The manufacturing industry is changing fast.
Adopting technology to improve end-to-end processes and reduce
logistics overhead is no longer just an option-it’s
inevitable, to compete and win.
Today’s consumers have a greater influence on
price and product quality than before, with the global marketplace at their
fingertips. It has also become much easier for competitors from any part of the
world to enter and exit the market as opportunities open up and disappear,
which makes the market even more unpredictable. This is why many manufacturing businesses look towards Enterprise Resource Planning (you can visit SYTE Consulting Group now for one example of an ERP group) for direction and assistance in running their company. They can help from anything from employees to digital elements of the business.
The Future of Manufacturing: 2020 and Beyond,
a report prepared by IndustryWeek and Kronos Inc., says that manufacturing
companies will face the following challenges over the next few
years: market volatility, material cost, price reduction pressures, labor
costs, and transportation and logistics costs.
The good news is that opportunities exist
behind challenges, and when you overcome these challenges, your company will be
able to adapt better to changing times.
Adopting an integrated product development approach
In a traditional manufacturing business setup,
design, engineering, marketing and operations, and other components work independently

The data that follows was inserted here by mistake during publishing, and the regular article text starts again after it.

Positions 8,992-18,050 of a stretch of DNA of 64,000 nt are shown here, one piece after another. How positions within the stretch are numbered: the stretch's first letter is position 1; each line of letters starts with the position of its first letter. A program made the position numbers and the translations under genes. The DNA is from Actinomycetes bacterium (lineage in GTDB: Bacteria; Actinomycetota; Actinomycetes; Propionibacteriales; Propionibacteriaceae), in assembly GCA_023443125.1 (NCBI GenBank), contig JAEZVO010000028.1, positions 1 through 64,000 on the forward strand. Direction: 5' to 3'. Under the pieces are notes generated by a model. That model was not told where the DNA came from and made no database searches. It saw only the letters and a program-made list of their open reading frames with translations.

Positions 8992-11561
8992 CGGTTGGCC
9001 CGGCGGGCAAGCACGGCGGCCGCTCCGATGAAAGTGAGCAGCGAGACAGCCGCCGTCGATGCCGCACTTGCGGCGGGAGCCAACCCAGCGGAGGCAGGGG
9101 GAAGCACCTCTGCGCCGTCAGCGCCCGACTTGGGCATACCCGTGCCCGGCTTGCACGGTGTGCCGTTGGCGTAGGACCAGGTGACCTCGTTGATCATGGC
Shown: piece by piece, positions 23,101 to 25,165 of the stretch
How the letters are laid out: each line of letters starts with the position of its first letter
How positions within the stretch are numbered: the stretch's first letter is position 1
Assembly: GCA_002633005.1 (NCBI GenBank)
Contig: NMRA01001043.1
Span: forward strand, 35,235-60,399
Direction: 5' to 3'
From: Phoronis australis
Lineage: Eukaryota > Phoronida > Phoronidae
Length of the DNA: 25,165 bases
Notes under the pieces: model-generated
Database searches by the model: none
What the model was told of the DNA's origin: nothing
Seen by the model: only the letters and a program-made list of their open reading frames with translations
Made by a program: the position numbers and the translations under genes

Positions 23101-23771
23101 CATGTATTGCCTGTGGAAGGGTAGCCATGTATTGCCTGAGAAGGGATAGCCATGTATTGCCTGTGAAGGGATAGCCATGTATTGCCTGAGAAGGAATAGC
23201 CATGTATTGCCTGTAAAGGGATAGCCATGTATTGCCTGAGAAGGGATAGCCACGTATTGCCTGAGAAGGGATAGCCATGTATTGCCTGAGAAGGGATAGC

in isolated silos. But for a business to be efficient, these teams should
communicate regularly to check if their goals are aligned and
well-synchronized. The same is true for components; internally, processes
can be optimized through proper integration.
This is what Integrated Product Development
(IPD) does. It creates solutions that meet customer needs. It makes bottom-line
results more predictable and profitable while reducing the time and cost of
production. This is a top-to-bottom solution where an integrated product
development team with interdisciplinary capacities is created to keep all
components connected and functioning in sync with one another.
IBM adopted this approach to product
development and marketing in 1998. By doing so, they reduced expenses from
abandoned projects by 80 percent and made giant leaps in operational
efficiencies. IPD is nothing new. But it’s something worth re-emphasizing for
There is pressure on manufacturers to further
improve their efficiency and cost-effectiveness due to price competition. Also,
it’s clear that digitization technologies-big data analytics, real-time
planning, and autonomous systems-are pointing manufacturers toward this
direction. Technologies that can increase efficiency are readily accessible to
Integrating human and technical resources
Digitization is key to increasing efficiency
in various manufacturing processes like forecasting, quality mass production,
design prototyping, and safety issues, to name a few. However, it
also brings the challenge of finding workers with the right skills, or training
current and new workers promptly.
Technology for manufacturing has different
levels of human supervision or manipulation needed. Learning to operate a new
machine feature may require minimal training. On the other hand, worker augmentation, which
may use sophisticated AI technologies that help assist workers in physical or
mental labor, may require more specialized skills training and university
Companies need to learn how to optimize and
enhance technology use for their desired purpose. Those that can do this
quickly will have good leverage over those who can’t.
Adapting to a volatile market by becoming
To gain a competitive edge in a volatile
industry, you need highly efficient systems and processes in place. An
integrated approach to product development, timely integration of technology,
and a tech-trained human resources can help you gain that edge.